Usually there are games in this blog on this games-orientated website populated by those who share a passion for video games. This isn't one of those blogs at all.
So a few days ago I stepped off the beaten usual trail of trying to do entire journalisms about video games and into something vaguely relevant: A short collaborative opinion piece of Scott Pilgrim (yes, I know it is a 2010 film, wasn't my idea to do it). During which I realised something somewhat odd and interesting about the film I hadn't noticed before.
It is a film (which you may recognise as being non-interactive and therefore not a game), but it is loaded with more video game references than most films/books confidently and comfortably are able to swing about. Usually you have to be cautious around someone using games that much in a conversation about a topic very much different. They are either robots with human skin trying to blend in by clutching to pop-culture or the elderly trying to stay relevant as slowly they become forgotten (since, as you all know, pensioners operate by American Gods rules where they only die upon being forgotten).
Yet, the film Scott
Pilgrim Vs The World works for the reasons it doesn't.
If you were to tie the
film to a rack, break its ribs open with a mallet and then carve your
way into its chest with a hatchet, you'd find at its core it is a
conversation about romance during the late-teens early-adulthood
period where people are stupid and immature at it (likely due to
inexperience and crazy amounts of hormones). It is a topic designed
for an audience who'd roll their eyes into the back of their skulls
in boredom, and I guarantee if the graphic novel didn't do as well as
it did then it wouldn't have been greenlit. In terms of subject
matter, it would be like trying to sell to an audience of middle
class elderly a biographical piece about NWA.
"My favourite part was when Ice Cube gave that woman a bit of a slap for covering the NWA/Ice Cube debacle! That showed her to depict my main dog Ice Cube as a violent ruffian, yeah!"
Yet, Scott Pilgrim
works otherwise you and I wouldn't know of its existence at all
beyond an uncomfortable sensation you can't put your finger on. The
reason behind it working is the videogame/graphic novel hat-tips
running thickly through-out like a paste. The idea of seven evil exes
that run parallel to boss battles, the use of a life system where it
pulls a rewind of Scott's actions and even the concept of bonus score
after each boss fight are all there.
However, the magic
isn't just they use references that are familiar to the target
audience, but these nods are used in conjunction with the point the
film is trying to drive home through your front window. In order, the
“evil exes” are acknowledgement that people will have emotional
baggage prior to a relationship, life system to show the right and
wrong reasons to do something (i.e. don't do stuff for your love, do
it for yourself) and the score is just positive reinforcement and
closure that the baggage is accepted. By using familiar concepts,
the film drives home a point that meshes delightfully with its target
Except, that last part
is why Scott Pilgrim is a product of its time. A good few of the
references are arcade/classic game nods. While these are
conversations we can still have today, as most people will know what
I'm talking about when I talk about The Sims, Pac-Man and Contra,
people who are currently 15 to 25 don't have that emotional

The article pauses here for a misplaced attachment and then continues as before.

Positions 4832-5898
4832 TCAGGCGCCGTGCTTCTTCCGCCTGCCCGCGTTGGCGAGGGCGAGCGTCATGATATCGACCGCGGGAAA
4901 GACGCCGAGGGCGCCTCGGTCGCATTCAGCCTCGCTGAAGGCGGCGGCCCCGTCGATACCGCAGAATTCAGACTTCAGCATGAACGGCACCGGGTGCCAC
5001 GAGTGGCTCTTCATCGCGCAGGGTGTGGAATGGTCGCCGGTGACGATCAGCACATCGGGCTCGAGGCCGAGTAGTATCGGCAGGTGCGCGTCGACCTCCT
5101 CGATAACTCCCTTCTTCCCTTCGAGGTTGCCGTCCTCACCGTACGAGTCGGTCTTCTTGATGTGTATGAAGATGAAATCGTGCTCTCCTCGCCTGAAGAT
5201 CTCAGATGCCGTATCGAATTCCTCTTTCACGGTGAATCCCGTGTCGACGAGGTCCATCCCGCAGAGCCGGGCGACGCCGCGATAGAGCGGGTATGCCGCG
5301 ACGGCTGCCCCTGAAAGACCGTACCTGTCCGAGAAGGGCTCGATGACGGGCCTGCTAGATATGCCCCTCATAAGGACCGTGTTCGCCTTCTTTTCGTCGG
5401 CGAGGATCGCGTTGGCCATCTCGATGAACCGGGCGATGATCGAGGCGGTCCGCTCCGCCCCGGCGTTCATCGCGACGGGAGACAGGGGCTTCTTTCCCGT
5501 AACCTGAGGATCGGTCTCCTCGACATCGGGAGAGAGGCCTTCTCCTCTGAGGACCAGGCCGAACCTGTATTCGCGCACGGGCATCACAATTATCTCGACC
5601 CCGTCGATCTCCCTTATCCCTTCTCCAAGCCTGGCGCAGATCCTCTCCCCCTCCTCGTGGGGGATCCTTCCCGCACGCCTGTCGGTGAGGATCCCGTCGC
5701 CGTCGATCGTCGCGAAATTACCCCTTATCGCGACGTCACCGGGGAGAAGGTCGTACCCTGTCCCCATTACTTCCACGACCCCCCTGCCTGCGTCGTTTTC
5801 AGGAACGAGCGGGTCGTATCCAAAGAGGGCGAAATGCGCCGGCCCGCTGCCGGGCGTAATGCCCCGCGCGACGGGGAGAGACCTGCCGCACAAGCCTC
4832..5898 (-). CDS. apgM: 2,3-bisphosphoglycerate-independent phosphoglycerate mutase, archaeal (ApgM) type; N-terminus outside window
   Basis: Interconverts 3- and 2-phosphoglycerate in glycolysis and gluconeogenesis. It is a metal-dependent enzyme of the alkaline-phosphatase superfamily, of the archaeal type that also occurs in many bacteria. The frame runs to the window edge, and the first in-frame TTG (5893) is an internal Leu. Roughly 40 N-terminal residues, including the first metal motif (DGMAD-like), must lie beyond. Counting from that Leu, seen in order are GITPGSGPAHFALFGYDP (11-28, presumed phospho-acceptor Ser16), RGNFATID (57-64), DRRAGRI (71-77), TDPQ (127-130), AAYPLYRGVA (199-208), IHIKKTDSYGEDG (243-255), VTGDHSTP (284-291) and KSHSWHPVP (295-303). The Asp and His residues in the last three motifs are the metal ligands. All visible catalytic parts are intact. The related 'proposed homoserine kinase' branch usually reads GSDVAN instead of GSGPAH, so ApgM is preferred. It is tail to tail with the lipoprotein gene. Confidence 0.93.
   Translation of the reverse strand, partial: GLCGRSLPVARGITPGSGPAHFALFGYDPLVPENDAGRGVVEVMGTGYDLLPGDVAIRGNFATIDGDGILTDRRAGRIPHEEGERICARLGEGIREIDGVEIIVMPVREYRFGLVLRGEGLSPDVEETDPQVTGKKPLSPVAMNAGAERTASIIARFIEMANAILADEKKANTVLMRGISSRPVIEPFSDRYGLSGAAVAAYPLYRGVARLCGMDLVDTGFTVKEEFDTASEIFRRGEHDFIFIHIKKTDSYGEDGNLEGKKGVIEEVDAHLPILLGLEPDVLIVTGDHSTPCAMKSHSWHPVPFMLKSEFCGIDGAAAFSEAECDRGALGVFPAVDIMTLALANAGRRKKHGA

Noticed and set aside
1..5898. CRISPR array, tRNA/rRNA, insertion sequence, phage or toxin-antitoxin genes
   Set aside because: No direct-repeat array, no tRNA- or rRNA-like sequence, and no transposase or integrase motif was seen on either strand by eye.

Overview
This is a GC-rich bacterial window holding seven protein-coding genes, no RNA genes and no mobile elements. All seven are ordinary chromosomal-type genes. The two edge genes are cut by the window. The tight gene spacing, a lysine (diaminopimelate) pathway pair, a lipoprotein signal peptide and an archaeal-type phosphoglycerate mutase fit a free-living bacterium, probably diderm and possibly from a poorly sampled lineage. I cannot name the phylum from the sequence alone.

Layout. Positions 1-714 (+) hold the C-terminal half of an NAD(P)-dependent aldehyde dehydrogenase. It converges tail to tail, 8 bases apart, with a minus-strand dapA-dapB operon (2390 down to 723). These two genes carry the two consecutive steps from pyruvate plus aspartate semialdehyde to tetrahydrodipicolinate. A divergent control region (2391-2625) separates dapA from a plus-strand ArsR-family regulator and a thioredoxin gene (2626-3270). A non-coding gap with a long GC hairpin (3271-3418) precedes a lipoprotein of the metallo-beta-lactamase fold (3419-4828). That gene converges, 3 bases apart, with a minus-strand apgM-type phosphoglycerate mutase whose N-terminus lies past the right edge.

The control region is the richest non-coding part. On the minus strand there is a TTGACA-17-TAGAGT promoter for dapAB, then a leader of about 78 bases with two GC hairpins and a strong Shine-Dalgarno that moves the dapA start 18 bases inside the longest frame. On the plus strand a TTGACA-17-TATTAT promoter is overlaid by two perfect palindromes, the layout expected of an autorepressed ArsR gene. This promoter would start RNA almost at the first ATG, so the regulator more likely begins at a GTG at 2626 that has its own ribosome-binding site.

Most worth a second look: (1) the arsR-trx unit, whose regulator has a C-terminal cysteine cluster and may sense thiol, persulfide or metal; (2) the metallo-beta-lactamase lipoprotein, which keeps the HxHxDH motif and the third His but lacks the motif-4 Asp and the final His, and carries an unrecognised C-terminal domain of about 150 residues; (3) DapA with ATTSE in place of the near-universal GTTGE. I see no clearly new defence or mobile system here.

connection those part of that age group five years ago once had
with. Not to mention current games have steered further from the fun,
colourful and silliness the film was trying to emulate at the time so
it feels less like an emotional bridge. The best it achieves is
audience acknowledgement of what the film is trying to do, and when
your subject matter is as emotionally-loaded as love is this cold
understanding of reference is just, well, wrong.
I find it interesting
that five years ago I did actually enjoy the film. It was loud and
proud in a film scene that was dry of video-game acknowledgement
(beyond cash-ins of film translations of games at least), while also
talking about love which I did (and still do) have only a crude
understanding of. Put simply, it spoke in a language I understood to
explore concepts I had no idea. Five years later, well, it feels
non-applicable to me. I can not relate to what is going on beyond
simple cold acknowledgement and its silliness felt too crass for me.
As much as I hate to use the term, as it needlessly belittles the
film and its audience (who I understand if they enjoy it), I did grow
out of it.
Media (like films, music and games) are like clothes: You may grow out of them for various reasons, but I believe that doesn't make it any worse for doing so.
a film about getting over previous relationship mistakes, I highly
recommend Eternal Sunshine of the Spotless Mind. At least for me, now
in my mid-20s (and damn I feel really old and like I've done nothing
with my life), its quaint attitudes while trying to deliver an oddity
does hit me a lot harder than Scott's childishness or Ramona's regret
of dabbling in a lot of relationships as she tried to find her place
in the world. Even the graphic novels feel more holistic, reaching
beyond just a talk about romance into more of a wholesome “coming
of age” story, although I still find it interesting how Scott
Pilgrim vs The World does something slightly daring (i.e. connect
with a game-orientated audience over love, without talking down or
alienating accidentally) and it did pay off at the time. Sadly
though, I think it is a product of its time and will continue to not
age well due to the cultural references the film strongly hinges
Anyway, I hope this hasn't been too off-topic or dated, as I think it is interesting to see how it has aged (as well as potential ways to improve videogame-themed films). Let's now march for the recaps.